Monday, 18 October 2010

Sharing and developing Ideas... and a spot of guerilla gardening

My friend Lily, who is incredibly creative, kindly shared a post on her blog last week about shrunken apple faces: "gurning in the natural world", or "from scrumping to scary". See her post here: 

Its a delightful activity for any age: sweet smelling, juicy, providing free food and a nice way of introducing tool use to children in the form of potato peelers. The end results are amazing and remarkably varied! We then talked about developing it for a Wacky Woods showcase event I'm doing for Halloween at the wonderful new Treacle Market in Macclesfield: by adding leafy capes and hats and creating wonderful characters that could be used to enhance some spooky story telling/role play.

I started to make my own shrunken apple face and to play around with it. It looked gruesome enough but there was something missing, it looked skeletal but not enough: I thought it needed some "garnishing". 
Ruminating, late at night, as usual, I remembered a wonderful pair of ladies I encountered at the first Just So Festival summer. The Lady Gardeners
The beautifully and extravagently dressed  Lady Gardeners were handing out little seed bombs: perfectly formed little balls of clay filled with wild flower seed that you could toss anywhere in anticipation of a future wild flower garden springing up. Guerrilla gardening! And that's when it came to me: how to garnish my shrunken apple face and apply a bit of guerrilla gardening of my own... so...

My shrunken apple head (who is affectionately know as Erik) now has spectacular ear hair in the form of aquilegia seed pods, parsley seed hair, bushy eyebrows of lavender seed and of course contains his own inner core of apple seeds.

Erik newly created before slow drying.
I think the possiblities are endless for adding seeds to various parts of his upper anatomy, and after Halloween is been and gone, I will carefully lob him into the greatoutdoors and wait to see what happens next year... Or I could introduce some spirituality and place him carefully in the ground on All Hallows Day and pray for the departed, and the rebirth of the spring to come.

Erik as he begins to dry out and shrink

I strongly suspect that someone reading this may develop the idea further... do let me know.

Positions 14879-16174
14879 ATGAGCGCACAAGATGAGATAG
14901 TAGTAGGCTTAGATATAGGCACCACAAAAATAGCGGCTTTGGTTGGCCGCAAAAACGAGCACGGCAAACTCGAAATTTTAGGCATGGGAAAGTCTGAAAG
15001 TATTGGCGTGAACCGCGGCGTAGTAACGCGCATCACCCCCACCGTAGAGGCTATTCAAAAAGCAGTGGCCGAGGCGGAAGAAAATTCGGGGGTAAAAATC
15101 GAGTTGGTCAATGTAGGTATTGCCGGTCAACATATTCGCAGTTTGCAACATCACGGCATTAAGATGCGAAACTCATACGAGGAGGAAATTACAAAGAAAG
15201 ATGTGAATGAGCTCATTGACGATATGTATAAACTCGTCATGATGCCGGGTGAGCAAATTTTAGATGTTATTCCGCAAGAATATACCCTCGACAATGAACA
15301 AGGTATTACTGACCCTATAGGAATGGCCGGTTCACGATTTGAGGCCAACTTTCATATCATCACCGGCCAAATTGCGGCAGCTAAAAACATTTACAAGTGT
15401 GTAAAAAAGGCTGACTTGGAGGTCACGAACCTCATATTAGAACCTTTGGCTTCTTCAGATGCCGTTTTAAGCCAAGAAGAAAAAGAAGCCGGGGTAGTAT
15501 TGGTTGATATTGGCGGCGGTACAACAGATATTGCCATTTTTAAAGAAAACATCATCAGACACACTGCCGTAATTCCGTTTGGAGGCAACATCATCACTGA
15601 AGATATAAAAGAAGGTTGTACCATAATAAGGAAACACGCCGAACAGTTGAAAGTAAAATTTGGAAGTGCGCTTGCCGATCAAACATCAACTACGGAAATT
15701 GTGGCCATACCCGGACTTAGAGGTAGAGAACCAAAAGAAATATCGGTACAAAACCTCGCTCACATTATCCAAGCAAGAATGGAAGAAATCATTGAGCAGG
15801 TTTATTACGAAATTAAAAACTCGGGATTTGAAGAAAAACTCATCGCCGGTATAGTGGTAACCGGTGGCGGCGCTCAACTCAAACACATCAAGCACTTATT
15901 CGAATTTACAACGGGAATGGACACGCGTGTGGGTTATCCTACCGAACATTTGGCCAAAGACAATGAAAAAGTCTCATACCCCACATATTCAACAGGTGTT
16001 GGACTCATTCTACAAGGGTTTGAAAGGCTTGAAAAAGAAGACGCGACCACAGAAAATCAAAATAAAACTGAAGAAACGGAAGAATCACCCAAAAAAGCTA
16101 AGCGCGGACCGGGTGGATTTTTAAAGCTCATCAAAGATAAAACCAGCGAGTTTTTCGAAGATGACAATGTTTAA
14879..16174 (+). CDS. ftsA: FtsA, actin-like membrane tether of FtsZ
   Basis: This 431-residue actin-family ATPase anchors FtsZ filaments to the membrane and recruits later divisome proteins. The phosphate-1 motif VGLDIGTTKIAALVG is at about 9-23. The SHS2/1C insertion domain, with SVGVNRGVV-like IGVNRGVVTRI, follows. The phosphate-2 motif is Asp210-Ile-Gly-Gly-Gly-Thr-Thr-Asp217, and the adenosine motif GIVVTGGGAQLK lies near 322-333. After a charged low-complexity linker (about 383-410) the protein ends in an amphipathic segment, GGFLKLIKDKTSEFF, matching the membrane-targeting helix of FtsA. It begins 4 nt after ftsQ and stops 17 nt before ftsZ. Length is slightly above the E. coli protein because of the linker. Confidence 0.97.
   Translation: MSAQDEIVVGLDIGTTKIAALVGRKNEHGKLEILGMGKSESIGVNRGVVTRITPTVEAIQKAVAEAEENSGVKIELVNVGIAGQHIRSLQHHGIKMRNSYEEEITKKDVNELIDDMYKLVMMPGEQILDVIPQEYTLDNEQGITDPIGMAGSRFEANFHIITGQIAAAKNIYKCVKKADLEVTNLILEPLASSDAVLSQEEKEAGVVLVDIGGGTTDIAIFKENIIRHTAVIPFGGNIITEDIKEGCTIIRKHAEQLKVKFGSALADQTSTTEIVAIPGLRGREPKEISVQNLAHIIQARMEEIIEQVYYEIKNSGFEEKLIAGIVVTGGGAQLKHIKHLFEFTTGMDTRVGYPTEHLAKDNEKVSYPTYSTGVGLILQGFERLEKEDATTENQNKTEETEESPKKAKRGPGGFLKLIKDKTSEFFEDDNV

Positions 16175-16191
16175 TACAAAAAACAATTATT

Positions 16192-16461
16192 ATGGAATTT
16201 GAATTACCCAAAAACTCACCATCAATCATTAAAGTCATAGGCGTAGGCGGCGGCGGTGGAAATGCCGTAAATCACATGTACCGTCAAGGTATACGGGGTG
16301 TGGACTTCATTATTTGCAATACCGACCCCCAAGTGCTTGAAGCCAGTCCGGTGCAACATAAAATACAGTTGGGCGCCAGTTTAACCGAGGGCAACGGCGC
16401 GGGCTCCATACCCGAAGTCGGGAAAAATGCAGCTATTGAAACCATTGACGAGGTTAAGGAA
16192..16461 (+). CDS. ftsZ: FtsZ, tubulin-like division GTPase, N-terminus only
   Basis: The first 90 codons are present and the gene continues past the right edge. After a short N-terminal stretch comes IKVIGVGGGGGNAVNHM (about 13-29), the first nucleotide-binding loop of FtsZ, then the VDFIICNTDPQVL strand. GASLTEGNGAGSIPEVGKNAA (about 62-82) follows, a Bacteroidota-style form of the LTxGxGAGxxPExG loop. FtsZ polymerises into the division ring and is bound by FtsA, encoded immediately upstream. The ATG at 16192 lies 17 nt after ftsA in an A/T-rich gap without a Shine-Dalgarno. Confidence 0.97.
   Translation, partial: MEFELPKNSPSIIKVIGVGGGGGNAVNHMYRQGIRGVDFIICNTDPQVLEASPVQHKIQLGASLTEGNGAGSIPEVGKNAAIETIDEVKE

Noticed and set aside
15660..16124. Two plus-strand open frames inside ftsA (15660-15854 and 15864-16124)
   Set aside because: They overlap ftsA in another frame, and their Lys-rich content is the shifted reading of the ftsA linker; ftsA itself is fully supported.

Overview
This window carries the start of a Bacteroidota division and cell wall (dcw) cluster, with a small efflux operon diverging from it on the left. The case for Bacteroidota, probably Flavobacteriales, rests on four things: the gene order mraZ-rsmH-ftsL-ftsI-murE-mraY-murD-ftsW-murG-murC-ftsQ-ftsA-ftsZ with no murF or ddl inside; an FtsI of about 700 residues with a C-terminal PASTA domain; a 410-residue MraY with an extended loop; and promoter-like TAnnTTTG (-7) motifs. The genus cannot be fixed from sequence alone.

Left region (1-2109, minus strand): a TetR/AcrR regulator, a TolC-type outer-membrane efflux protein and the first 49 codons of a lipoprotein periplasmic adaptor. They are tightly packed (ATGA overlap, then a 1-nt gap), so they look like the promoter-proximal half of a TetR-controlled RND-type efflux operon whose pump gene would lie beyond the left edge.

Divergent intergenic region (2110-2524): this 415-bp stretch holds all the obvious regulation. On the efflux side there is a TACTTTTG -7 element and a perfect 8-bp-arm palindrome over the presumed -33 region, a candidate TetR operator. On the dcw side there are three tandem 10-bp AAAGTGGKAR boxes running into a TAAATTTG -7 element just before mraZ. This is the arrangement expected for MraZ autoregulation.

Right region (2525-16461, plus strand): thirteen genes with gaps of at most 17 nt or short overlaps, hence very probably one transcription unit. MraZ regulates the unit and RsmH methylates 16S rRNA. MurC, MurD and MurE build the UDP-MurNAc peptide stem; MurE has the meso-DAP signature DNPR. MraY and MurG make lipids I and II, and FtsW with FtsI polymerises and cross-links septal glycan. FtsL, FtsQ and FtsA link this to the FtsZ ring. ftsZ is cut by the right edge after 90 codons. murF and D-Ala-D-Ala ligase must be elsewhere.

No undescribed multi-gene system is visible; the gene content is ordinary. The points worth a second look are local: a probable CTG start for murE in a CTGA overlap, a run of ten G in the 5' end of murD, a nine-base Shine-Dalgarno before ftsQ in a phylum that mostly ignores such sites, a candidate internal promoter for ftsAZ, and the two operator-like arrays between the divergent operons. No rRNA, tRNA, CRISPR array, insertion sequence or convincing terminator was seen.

Thursday, 14 October 2010

This time of year.

The heron was by the river yesterday and the buzzards up above, in glorious sunshine against a backdrop of stunning blue sky, and there was a soft rustle of dry leaves gently floating to the grassy hillside next to my cottage. A beautiful autumnal day bursting with warmth and energy.

Today is very different, low cloud, grey sky with a little drizzle... my beautiful village and surrounding hills have been somewhat subdued. Noise has been blanketed by the cloud and it has been quiet.

The difference in our daily weather does really affect our mood, and I don't know why this should not be so. If we are attuned to our natural world, it makes sense for our own state to someway mirror what is going on around us... so for instance, yesterday I had bags of energy, did loads of stuff, was sociable, on the ball. Today I am more reflective and I suppose one of the reasons I decided to start blogging. I may not have much to say often, and therefore will often remain silent. When I do decide to write it will because what I' m writing is important to me or I want to share something.

The point of this reflection, (being an outdoorsy bod and an advocate of learning outside, outdoor play and a passionate believer in just "being" outside- preferably amongst trees), is that whilst we are all held within the confines of offices, indoor classrooms and homes, we lose the ability, not just to engage with nature, but also to lose the enrichment afforded by succumbing to the various mood facets that our local environment can draw from us if we let it.

We are lucky in England to have such a rich variety of weather, we should therefore consider ourselves equally fortunate to have such a potentially rich variety of approaches to our daily lives, unenforced and at one with our local space.

Go outside....feel the breeze against your skin, feel the sun in your eyes or feel the rain on your face. Tomorrow we have wind forecast...I expect I'll be bustling along all the day!